Things have been so hectic that only now I can find the time to go through the pictures I took on this amazing trip. Starting on 17 May, I spent a month travelling down along the east coast of the United States, together with a friend. We visited New York, Philadelphia, Washington, Charleston, Charlotte and New Orleans. I was especially thrilled to visit New Orleans; it had been on my bucket list for a long time. Also, while in New York we took a trip to Asbury Park, N.J., which was just a few hours by train away from the Big Apple. It was a small pilgrimage to the neighbourhood of one of my heroes, Bruce Springsteen, who grew up around there and launched his career from the Asbury Park boardwalk.
In 2015 I travelled to New Zealand and Indonesia, an incredible trip which led to the start of this blog. To cut the 24-hour flight to Auckland in half we decided to take 48 hours off in the city where we had to transfer, Kuala Lumpur. As it turned out, 48 hours were enough, Southeast Asian cities being what they are – noisy, busy and rather smelly – but Kuala Lumpur was well worth a visit nonetheless, presenting a unique mixture of different religions, architecture styles and cuisines.
Given that there’s only one month the Fins can properly call ‘summer’, it might be a bit of a stretch to call Suomenlinna, a former military bastion just off the coast of Helsinki, a little holiday paradise. Yet there was still plenty to see when I visited there in April earlier this year, though it was clear that its inhabitants, museums and shops were awaiting the warmer weather and the influx of tourists which then still seemed a long way off.
You may remember my lightning visit to Dublin last year. I returned there for a proper visit last week, and naturally I took some self-portraits. It was lovely to get out of the city as well, for a drive through the Wicklow Mountains and a round walk on the small peninsula of Howth, a fishing village that has essentially merged with Dublin. More photos of these places are to come.
Recently, I was asked by my friend Anouschka to contribute something to her creative online platform, LitCafe (a brilliant initiative, where writers, artists, philosophers and other creative minds meet). As the theme for October was “Déja Vu”, I thought I’d write a short essay about my ever-ongoing self-portrait series: why I do it, why I call it art, and how it helps me see the world differently. It’s available to read here.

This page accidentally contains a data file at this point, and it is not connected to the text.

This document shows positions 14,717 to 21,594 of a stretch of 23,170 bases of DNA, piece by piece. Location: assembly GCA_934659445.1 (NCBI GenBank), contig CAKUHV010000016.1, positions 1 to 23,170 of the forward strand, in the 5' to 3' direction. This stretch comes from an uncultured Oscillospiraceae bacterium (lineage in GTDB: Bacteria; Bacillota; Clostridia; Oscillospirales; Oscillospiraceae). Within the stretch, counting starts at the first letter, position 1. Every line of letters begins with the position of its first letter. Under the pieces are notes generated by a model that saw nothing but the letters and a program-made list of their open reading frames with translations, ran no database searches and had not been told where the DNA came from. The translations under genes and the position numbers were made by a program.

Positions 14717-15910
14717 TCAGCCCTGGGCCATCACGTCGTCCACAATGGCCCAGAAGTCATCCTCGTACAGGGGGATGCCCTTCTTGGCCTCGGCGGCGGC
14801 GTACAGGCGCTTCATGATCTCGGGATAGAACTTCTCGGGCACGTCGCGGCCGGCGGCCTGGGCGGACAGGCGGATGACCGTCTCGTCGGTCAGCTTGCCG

While on holiday in Yorkshire last month, my friends and I decided to go up to Newcastle for the day. I didn’t know much about the city, except that it was at the heart of the industrial revolution in Britain and that it’s where Dire Straits singer Mark Knopfler is from. In fact, while making my way to Yorkshire from Wales – where I started out, visiting friends – I found myself on a whistle-stop tour through the north of England, passing through Birmingham, Manchester and Leeds before ending up in York. My impression of these cities was all too brief: driving through Birmingham, which was heavily bombed during the war, left me with the impression of a hodgepodge of soot-stained red brick buildings with garish postwar structures planted here and there. Newcastle, however, surprised me: I had expected more of the same. But the moment we passed that magnificent sculpture on the motorway, the Angel of the North, which personifies better than anything the north’s industrial charm, and drove into the city with a view of Newcastle’s seven bridges curving over the river Tyne, I knew we were in for something different.
As opposed to the blink-and-you-miss-it blue twenty minutes we usually get here in the Netherlands — one of the best times of day for photographers, when the sun has just set and the combination of electric night lights and the still luminous sky makes for the most beautiful pictures — Helsinki was exceedingly generous with its opportunities for nighttime photography. Not only did the skies become a deeper and deeper blue much more gradually, the exceedingly modern architecture of the city almost gave it a sci-fi feel. Apparently Helsinki is famous for its starry nights, but sadly we didn’t witness any, although the clouds made for some spectacular skies as well.